Category Archives: Coffeehouses

1000 Words: Guns, God, America… and Coffee

I suppose I’m not alone in this but I have several “friends” whom I know only through social media. And, by the way, that doesn’t include Twitter, which I’ve never, ever directly posted on or read; I only have an autopost feature connecting this blog to it. The very idea of Twitter never made any goddamned sense to me, even before the ex-world’s richest archvillain took the company over.

One of those social media friends is a fellow named Simon who lives in Evansville, Indiana. He’s a musician and a house painter, so he appeals to both the artist and the blue-collar worker in me. I do know his brother, Jackson, also a musician and a carpenter. Clearly, both come from good, creative, down-to-earth stock.

But, as I say, I’ve never laid eyes on Simon, the human being. Yet he’s quite expressive on Facebook and so I’ve come to know him, more maybe than any ten of my friends I see on, say, a monthly basis.

Simon seems not terribly infatuated with Evansville, but he remains there, I’d guess, for the same reasons many of us remain in locales or jobs or relationships: comfort, familiarity, connections, and inertia. He likes to point out the less than savory aspects of the town. Evansville, situated along the wide Ohio River at almost the farthest southwest reach of Indiana, a long bridge ride across from Henderson, Kentucky, is not Paris or New York, or even Indianapolis. It’s certainly not Bloomington, even though it has its own college campuses. It’s the kind of place where people imagine they’re dining in Rome when they visit the Olive Garden.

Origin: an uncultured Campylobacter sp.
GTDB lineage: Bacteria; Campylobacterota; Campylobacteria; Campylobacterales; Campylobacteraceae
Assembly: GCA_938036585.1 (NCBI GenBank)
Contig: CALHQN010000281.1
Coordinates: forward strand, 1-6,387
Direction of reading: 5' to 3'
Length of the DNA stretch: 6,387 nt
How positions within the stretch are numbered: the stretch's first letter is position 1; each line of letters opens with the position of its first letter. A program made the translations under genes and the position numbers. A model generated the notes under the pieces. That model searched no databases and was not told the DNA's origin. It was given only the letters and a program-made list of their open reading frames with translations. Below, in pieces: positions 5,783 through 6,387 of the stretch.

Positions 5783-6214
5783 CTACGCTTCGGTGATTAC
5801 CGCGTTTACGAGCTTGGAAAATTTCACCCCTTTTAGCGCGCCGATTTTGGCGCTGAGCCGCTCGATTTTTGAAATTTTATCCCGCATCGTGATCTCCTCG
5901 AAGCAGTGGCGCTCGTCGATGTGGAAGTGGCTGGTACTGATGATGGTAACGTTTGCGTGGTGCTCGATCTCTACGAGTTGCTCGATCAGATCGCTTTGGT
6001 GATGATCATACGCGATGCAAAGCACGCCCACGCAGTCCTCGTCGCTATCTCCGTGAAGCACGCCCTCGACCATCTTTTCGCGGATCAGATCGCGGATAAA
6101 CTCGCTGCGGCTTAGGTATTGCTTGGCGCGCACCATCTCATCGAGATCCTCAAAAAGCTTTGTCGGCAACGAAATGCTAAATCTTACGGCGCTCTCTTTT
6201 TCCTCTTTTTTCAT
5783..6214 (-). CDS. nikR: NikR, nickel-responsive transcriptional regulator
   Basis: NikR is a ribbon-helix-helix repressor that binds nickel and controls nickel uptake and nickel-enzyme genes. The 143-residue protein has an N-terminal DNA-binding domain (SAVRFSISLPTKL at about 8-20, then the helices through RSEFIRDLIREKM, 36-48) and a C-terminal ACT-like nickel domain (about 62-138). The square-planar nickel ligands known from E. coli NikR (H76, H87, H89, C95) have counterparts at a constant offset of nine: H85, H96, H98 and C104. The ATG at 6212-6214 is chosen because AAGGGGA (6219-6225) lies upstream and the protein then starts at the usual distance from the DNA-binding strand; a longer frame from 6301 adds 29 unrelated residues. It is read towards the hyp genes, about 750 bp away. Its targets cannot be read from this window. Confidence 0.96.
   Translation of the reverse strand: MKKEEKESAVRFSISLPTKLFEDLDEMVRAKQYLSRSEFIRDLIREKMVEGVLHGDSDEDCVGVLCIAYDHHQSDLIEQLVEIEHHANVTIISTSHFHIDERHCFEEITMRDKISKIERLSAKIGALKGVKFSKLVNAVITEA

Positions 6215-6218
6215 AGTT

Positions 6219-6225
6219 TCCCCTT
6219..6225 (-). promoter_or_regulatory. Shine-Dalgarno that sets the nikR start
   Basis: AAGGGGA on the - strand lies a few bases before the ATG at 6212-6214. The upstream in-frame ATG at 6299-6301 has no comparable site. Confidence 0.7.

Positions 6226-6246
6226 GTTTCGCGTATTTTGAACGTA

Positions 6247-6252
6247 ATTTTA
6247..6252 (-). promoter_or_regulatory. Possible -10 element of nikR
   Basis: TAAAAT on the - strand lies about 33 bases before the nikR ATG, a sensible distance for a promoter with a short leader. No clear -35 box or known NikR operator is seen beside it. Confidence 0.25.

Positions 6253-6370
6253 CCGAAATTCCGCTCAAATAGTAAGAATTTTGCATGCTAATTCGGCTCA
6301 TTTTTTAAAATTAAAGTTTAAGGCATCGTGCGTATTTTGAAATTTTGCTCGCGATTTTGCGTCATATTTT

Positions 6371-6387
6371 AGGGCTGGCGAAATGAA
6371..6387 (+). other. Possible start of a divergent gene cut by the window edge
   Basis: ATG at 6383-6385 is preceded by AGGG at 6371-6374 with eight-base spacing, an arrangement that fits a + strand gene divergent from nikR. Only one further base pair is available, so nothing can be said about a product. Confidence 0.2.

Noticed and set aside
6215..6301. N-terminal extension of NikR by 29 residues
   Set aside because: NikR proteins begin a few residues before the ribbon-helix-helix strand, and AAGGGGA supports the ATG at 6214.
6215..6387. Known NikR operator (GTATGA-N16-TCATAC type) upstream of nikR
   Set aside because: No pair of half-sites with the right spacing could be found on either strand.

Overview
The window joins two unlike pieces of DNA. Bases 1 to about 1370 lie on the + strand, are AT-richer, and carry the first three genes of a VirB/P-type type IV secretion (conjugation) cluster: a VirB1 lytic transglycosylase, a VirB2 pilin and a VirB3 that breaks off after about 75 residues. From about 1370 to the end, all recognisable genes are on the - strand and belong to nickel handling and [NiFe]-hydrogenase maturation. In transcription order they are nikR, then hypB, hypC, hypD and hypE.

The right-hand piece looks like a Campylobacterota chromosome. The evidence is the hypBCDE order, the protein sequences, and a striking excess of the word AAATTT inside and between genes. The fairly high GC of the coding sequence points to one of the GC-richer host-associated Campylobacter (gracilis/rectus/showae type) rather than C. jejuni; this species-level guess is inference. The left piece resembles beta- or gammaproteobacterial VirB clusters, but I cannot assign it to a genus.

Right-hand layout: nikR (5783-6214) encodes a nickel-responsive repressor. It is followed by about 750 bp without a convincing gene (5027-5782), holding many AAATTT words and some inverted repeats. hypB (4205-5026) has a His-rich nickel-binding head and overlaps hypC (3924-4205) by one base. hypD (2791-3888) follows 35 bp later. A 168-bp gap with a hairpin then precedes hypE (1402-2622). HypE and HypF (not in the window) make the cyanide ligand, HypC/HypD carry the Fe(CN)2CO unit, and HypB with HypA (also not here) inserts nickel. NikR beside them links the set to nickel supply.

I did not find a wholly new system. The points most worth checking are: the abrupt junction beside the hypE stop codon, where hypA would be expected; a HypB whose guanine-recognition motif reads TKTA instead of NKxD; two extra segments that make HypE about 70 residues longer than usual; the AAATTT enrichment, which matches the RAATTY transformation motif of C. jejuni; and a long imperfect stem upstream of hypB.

Simon, smart-ass that he is (another reason I dig him), the other day put up a post reading, “Evansville is truly on the cutting edge of urban development.” Underneath that line, he posted pix of a new business opening up in the town. It’s called LawMan Tactical Coffee Lab.

I’d never heard of the outfit before so, naturally, I was curious. Here’s one of the pix Simon posted:

Note, at the bottom of the image, the firearms on display on the wall. Note, too, the business’s logo: a man (of course, a man) aiming what appears to be a semi-automatic weapon.

Looks like the kind of operation somebody like Marjorie Taylor Greene or Lauren Boebert might love.

Again, I had to find out about LawMan. That’s easy enough. The people who run the soon-to-be opening coffeehouse aren’t hiding anything. They love guns. And god. And America *. And, natch, coffee.

[ * Well, their version of America. ]

Coffeehouses, everyone on Earth (including mystics cloistered in Indian ashrams), knows coffeehouses have been the rage for decades now. Hell, Jerry Seinfeld years ago made the joke that Starbucks is opening everywhere, in malls, in department stores, in groceries; in fact, he’d heard of a Starbucks opening up in a Starbucks.